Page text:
Theoretical Soft Matter and Biophysics Group

Our research focuses on the non-equilibrium mechanics and collective behavior in biological systems and soft matter. One central theme is the investigation of the nature of solid-fluid transitions in amorphous systems, ranging from biological tissues and cancer tumors to colloids and granular materials. We use theoretical and numerical tools from biophysics, non-equilibrium statistical physics, condensed matter physics, and glassy physics to model and understand the complexity, patterns, and mechanical response that arise from the collective organizations of individual constituents (e.g., biological cells, grains, colloids).

Shear-driven solidification and nonlinear elasticity in epithelial tissues

Biological processes, from morphogenesis to tumor invasion, spontaneously generate shear stresses inside living tissue. The mechanisms that govern the transmission of mechanical forces in epithelia and the collective response of the tissue to bulk shear deformations remain, however, poorly understood. Using a minimal cell- based computational model, we investigate the constitutive relation of confluent tissues under simple shear deformation. We show that an initially undeformed fluid-like tissue acquires finite rigidity above a critical applied strain. This is akin to the shear-driven rigidity observed in other soft matter systems. Interestingly, shear-driven rigidity can be understood by a critical scaling analysis in the vicinity of the second order critical point that governs the liquid-solid transition of the undeformed system. We further show that a solid-like tissue responds linearly only to small strains and but then switches to a nonlinear response at larger stains, with substantial stiffening. Finally, we propose a mean-field formulation for cells under shear that offers a simple physical explanation of shear-driven rigidity and nonlinear response in a tissue.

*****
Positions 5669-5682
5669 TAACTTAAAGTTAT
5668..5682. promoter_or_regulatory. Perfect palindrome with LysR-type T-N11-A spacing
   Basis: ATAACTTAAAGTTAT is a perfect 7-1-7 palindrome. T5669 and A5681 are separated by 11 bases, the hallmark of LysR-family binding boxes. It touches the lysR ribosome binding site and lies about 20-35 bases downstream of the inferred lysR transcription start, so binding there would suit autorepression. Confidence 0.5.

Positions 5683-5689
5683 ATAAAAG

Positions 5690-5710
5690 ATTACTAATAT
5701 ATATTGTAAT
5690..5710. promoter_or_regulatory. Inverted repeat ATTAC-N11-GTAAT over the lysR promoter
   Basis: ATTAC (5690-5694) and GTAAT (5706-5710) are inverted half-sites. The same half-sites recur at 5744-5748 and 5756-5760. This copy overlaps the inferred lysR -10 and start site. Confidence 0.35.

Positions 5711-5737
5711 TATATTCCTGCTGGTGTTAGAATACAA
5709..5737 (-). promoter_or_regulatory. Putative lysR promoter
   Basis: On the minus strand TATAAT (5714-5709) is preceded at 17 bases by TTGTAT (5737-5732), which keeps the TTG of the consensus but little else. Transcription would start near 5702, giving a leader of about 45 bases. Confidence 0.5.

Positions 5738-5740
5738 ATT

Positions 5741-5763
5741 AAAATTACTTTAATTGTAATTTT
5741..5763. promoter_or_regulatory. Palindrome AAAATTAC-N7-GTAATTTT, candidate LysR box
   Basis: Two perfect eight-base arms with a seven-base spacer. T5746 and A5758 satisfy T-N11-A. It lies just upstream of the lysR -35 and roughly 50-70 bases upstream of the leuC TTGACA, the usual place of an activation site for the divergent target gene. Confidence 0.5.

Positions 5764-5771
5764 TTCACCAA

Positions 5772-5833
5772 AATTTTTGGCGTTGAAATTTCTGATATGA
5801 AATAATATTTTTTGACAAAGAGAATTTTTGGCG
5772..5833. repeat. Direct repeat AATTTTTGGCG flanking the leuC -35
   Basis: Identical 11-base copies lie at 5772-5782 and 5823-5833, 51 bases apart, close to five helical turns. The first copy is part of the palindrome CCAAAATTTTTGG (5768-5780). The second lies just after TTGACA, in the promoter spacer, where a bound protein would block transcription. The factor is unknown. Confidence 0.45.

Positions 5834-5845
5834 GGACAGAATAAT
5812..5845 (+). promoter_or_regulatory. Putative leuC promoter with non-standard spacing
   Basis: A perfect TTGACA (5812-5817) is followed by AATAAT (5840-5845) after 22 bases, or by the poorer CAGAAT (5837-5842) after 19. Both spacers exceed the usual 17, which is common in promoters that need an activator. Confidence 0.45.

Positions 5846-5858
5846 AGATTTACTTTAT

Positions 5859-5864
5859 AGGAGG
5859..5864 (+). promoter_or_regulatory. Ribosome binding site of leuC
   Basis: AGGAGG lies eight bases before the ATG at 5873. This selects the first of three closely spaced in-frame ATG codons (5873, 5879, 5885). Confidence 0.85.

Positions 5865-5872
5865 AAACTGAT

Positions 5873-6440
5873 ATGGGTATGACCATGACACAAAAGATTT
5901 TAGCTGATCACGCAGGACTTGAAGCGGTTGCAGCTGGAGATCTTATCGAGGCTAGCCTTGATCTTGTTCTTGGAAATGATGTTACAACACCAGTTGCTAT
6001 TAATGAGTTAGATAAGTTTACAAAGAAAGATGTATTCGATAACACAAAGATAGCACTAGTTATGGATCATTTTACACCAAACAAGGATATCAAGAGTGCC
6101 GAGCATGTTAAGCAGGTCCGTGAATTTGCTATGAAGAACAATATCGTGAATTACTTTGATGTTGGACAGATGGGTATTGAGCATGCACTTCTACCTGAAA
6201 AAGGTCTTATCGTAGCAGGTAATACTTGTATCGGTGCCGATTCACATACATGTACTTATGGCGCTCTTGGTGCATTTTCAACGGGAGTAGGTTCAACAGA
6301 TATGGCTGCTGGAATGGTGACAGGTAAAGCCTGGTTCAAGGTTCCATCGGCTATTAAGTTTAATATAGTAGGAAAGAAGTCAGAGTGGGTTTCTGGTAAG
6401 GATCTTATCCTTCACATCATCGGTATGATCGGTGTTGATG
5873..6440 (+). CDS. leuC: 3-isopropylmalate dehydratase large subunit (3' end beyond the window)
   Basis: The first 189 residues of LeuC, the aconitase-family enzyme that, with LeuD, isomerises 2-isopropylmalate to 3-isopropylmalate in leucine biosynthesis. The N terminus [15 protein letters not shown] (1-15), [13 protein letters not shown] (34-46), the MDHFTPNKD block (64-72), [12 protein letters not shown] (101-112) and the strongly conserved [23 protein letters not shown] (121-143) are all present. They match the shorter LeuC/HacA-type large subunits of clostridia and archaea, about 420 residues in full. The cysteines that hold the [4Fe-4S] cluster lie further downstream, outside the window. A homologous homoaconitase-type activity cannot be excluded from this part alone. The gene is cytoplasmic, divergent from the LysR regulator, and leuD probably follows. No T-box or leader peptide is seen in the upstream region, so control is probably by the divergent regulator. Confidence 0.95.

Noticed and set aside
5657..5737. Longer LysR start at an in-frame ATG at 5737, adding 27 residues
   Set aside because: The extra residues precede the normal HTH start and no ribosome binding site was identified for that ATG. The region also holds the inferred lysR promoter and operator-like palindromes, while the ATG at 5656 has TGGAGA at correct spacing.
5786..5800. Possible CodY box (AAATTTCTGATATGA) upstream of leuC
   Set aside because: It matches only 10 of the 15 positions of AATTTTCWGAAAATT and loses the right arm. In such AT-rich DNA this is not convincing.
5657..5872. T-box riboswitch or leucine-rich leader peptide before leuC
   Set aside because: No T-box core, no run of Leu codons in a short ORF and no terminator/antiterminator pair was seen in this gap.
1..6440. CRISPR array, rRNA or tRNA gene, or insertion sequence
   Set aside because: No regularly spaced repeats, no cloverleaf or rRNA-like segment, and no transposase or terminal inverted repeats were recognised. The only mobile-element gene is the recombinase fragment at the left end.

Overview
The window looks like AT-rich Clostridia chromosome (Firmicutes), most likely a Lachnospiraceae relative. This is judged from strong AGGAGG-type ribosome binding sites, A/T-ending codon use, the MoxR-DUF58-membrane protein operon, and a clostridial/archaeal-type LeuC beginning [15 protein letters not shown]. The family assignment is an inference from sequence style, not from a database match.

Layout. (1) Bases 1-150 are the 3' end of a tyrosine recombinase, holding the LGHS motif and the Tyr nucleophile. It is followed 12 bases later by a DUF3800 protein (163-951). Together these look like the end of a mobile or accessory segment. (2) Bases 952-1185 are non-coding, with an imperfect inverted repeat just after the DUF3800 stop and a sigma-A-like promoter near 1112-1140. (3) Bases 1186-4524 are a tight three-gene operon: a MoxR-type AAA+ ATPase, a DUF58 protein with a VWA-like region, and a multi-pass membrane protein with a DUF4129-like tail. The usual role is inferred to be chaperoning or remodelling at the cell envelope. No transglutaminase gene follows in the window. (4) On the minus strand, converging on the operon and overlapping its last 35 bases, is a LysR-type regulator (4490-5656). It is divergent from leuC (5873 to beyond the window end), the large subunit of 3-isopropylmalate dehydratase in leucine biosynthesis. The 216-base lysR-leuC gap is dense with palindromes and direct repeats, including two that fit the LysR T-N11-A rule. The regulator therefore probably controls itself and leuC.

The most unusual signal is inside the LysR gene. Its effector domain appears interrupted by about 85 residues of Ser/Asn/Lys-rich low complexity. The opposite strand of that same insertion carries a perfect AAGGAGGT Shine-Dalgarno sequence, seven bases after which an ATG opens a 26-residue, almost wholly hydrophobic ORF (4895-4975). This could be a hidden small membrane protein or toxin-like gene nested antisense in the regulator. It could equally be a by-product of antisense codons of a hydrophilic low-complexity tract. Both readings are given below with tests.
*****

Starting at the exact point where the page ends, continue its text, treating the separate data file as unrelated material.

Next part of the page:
Related Publication(s):

J. Huang et al “Stress-driven rigidity and non-linear elasticity in epithelial tissues.” (2021). Preprint: https://arxiv.org/abs/2109.10374

Glassy Behavior, Intermittency, and Cell Streaming in Epithelial Tissues

Embryonic development, tissue repair, and cancer progression all rely on neighboring cells rearranging themselves in biological tissue. One basic unit of such movement of cells in close-packed tissues is the T1 transition, where two cells swap positions. Because of the time required to remodel complex structures at junctions between cells, T1 transition cannot occur instantaneously. How this biological constraint affects collective behaviors among cells inside tissues is not known. Using theoretical modeling and simulations, we demonstrate that cell-level control of the time it takes to complete a T1 transition has unique consequences that change the ways cells mechanically interact, collectively organize, and migrate.

Related Publication(s):

Configurational fingerprints of multicellular living systems

Cells cooperate as groups to achieve structure and function at the tissue level, during which specific material characteristics emerge. Analogous to phase transitions in classical physics, transformations in the material characteristics of multicellular assemblies are essential for a variety of vital processes including morphogenesis, wound healing, and cancer. In this work, we develop configurational fingerprints of particulate and multicellular assemblies and extract volumetric and shear order parameters based on this fingerprint to quantify the system disorder. Theoretically, these two parameters form a complete and unique pair of signatures for the structural disorder of a multicellular system. The evolution of these two order parameters offers a robust and experimentally accessible way to map the phase transitions in expanding cell monolayers and during embryogenesis and invasion of epithelial spheroids.

Related Publication(s):

Unjamming transition vs. the Epithelial-to-Mesenchymal transition in epithelial tissues